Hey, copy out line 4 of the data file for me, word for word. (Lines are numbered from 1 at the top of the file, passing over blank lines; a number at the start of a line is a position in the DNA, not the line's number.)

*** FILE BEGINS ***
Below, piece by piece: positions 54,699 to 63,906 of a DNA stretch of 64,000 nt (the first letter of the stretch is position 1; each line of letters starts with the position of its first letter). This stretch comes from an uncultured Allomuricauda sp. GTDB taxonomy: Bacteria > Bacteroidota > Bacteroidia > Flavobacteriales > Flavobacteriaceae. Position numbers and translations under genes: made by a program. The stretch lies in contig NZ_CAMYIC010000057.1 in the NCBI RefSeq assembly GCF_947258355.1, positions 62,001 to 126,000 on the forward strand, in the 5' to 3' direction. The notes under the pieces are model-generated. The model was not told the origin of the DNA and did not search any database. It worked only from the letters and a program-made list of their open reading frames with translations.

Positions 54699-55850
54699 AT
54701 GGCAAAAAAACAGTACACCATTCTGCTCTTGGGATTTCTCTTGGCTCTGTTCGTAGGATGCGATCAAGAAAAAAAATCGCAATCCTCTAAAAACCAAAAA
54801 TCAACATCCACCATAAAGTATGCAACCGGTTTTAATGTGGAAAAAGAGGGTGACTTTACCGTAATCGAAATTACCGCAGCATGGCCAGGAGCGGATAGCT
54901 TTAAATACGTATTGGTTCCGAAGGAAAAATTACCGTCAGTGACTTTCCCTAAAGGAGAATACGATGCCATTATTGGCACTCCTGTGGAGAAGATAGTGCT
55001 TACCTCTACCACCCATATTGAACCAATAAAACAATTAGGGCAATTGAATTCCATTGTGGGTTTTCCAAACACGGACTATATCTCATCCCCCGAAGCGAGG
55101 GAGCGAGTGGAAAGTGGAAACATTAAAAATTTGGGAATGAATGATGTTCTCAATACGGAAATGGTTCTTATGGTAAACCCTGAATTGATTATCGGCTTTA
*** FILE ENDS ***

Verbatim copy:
54701 GGCAAAAAAACAGTACACCATTCTGCTCTTGGGATTTCTCTTGGCTCTGTTCGTAGGATGCGATCAAGAAAAAAAATCGCAATCCTCTAAAAACCAAAAA